Ted Schulz of Port Charlotte, Fla. had already crossed the Atlantic three times aboard a destroyer escort, USS Fiske, protecting transports full of military supplies on their way to North Africa when his ship was reassigned to a hunter-killer group in the North Atlantic searching for German U-Boats.
“It was the spring of 1944 and we had just returned to New York from our third Atlantic crossing when we were assigned to the aircraft carrier Wake Island along with three other DEs to search for German subs,” the 88-year-old former sailor said. ‘We picked up the carrier out at sea and headed for the North Atlantic.
“German subs had just been fitted with snorkels which allowed them to draw air from the surface into the submarine and stay under longer. One of our men spotted a periscope and the Fiske and another destroyer escort, USS Douglas L. Howard, DE-138, were assigned to check out the contact.
“Our captain was about to fire a series of ‘Hedgehogs.’ They were fired off the bow of the Fiske into the water and only exploded if they made contact with something metal. At that moment we were torpedoed by the U-boat,” Schulz explained.
Thirty-three sailors aboard the escort ship lost their lives in the sinking, Aug. 2, 1944. The remaining 180 aboard ship were rescued.
“The enemy torpedo struck us amidship and almost cut us in half. My battle station was in the engine room. It was my job to see that all the engine valves were turned off to ensure the watertight integrity of our section of the ship.
“There were about eight of us in the engine room closing valves. When the torpedo struck my head hit part of the engine and split my forehead open. I was a bloody mess.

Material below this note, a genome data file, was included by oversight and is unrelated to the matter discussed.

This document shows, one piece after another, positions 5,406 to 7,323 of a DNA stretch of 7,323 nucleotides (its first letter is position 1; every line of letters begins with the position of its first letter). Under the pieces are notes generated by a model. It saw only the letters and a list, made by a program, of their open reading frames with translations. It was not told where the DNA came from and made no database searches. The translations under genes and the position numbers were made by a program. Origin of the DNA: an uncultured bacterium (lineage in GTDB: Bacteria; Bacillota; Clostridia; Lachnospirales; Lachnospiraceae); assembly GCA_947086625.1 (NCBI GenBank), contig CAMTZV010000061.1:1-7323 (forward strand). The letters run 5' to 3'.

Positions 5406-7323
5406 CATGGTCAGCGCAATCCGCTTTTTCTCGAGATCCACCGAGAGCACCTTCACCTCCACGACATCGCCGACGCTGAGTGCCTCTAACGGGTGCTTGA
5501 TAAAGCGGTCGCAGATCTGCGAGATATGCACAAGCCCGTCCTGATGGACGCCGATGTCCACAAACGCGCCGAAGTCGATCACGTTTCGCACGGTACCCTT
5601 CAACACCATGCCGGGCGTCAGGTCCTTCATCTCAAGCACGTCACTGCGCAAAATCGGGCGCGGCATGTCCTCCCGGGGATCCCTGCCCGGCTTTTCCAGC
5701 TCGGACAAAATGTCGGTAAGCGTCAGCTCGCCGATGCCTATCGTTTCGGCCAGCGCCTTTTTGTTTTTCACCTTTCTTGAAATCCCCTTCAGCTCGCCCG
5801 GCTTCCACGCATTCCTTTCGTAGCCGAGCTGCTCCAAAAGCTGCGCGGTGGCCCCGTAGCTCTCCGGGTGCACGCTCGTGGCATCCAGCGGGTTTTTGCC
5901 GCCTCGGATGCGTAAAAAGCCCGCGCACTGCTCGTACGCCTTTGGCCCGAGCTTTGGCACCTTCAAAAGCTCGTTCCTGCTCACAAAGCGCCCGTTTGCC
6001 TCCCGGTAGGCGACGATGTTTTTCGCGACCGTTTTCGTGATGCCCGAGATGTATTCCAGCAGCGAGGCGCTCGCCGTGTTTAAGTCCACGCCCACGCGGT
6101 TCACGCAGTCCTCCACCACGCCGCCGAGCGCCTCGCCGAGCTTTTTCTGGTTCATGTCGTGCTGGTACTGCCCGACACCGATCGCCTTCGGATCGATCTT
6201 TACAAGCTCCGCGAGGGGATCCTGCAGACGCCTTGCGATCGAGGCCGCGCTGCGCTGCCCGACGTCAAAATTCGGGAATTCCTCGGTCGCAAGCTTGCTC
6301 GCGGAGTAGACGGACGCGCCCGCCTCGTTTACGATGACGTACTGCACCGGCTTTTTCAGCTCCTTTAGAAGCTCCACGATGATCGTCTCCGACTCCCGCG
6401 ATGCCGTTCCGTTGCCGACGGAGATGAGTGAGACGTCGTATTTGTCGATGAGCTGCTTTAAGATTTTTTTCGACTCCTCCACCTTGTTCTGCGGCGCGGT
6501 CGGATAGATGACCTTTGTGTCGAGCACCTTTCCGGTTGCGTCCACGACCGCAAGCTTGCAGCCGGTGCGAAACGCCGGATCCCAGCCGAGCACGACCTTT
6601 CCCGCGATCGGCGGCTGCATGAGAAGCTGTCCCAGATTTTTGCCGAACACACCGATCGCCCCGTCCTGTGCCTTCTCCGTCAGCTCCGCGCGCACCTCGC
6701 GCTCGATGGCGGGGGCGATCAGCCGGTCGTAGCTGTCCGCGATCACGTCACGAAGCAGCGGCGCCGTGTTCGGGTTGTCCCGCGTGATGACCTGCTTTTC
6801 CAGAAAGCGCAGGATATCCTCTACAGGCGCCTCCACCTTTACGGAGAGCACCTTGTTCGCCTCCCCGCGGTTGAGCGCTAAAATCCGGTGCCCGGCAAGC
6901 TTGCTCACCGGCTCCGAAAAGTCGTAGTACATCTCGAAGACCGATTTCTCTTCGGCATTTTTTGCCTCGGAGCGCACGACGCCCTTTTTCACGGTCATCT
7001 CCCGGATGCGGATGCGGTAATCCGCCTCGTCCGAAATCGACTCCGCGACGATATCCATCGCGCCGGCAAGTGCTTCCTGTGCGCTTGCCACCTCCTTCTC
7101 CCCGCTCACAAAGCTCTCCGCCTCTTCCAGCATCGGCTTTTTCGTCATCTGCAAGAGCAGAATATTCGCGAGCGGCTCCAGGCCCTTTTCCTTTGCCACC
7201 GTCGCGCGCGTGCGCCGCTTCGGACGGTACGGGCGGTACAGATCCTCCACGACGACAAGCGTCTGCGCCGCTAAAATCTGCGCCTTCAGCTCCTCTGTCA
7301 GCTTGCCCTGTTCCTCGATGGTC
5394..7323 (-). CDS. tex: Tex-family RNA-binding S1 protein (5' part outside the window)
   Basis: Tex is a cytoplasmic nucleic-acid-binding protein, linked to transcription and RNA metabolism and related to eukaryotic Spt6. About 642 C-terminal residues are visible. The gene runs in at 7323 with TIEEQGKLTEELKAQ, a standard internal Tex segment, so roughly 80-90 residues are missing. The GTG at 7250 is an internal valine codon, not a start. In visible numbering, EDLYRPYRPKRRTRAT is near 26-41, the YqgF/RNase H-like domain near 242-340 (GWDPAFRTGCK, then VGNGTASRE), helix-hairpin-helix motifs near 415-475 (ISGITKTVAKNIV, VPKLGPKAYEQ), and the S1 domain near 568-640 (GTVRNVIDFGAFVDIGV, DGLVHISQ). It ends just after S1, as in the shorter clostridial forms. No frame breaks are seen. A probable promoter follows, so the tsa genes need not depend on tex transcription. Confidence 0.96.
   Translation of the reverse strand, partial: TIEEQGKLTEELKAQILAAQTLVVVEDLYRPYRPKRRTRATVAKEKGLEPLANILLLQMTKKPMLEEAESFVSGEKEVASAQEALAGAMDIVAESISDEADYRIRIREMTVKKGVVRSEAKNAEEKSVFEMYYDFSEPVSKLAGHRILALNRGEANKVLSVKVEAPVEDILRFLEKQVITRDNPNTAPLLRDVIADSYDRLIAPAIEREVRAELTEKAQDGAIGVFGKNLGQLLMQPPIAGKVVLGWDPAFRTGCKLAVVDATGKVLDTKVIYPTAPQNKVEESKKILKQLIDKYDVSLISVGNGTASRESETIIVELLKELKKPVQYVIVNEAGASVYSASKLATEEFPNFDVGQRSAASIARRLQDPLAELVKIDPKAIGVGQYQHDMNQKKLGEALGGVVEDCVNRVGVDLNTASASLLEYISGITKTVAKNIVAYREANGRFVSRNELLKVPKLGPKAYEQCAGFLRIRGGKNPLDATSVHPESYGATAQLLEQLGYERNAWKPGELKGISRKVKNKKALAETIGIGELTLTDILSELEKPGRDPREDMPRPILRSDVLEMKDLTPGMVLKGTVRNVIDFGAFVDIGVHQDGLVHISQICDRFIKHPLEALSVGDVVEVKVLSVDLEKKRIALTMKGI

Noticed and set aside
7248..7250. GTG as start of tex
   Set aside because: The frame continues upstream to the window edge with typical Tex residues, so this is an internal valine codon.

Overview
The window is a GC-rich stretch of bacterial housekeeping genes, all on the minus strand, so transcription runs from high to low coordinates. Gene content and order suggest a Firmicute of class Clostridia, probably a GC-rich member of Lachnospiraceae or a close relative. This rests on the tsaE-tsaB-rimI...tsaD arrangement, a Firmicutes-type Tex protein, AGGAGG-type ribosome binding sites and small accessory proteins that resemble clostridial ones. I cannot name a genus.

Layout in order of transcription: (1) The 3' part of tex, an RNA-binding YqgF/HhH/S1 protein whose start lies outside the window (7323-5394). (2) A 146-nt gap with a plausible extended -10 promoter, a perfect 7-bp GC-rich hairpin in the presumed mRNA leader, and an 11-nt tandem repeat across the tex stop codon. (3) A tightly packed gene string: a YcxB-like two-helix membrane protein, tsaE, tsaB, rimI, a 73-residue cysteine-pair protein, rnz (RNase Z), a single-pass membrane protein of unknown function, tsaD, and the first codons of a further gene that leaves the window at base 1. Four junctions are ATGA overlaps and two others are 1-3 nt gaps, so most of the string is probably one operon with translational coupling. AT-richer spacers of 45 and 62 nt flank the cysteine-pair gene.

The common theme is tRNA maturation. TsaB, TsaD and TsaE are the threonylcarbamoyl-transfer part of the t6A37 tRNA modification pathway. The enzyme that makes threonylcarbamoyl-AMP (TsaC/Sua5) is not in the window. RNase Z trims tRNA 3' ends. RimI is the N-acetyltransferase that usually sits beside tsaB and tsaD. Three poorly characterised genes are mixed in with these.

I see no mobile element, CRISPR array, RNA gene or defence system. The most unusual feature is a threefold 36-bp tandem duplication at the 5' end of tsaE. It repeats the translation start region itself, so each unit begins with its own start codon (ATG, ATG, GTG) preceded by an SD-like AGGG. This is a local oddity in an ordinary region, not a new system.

“All of us in the engine room left through a hatch in the fantail of the ship. When I climbed onto the deck our ship looked like a worm. Although it was still together its backbone had been broken and it was twisting and turning in the churning sea.”
Behind Schulz on the wall of his office were several aerial shots of the USS Fiske after she broke in two just before the bow section went down. The stern of the ship was still floating upright.
“The only reason the fantail was still floating in that picture on the wall is because of what we did. We made her water tight and we did a pretty darn good job,” the old salt proudly said six decades later
“When the captain said ‘Abandon Ship’ we all went over the side. By then most of the injured sailors had been put in rafts and the uninjured sailors hung onto the sides of these rafts maybe six men deep. We were all treading water and hanging onto each other.
“I had the idea the water was too cold for sharks,” Schulz said, “but I heard later there could have been sharks. I didn’t see any.
“In order to keep calm as we waited to be rescued we began singing songs. All kinds of different songs. I remember we sang ‘Roll Out the Barrel’ over and over,” he said. “Floating around in the sea hanging onto each other was scary – believe me.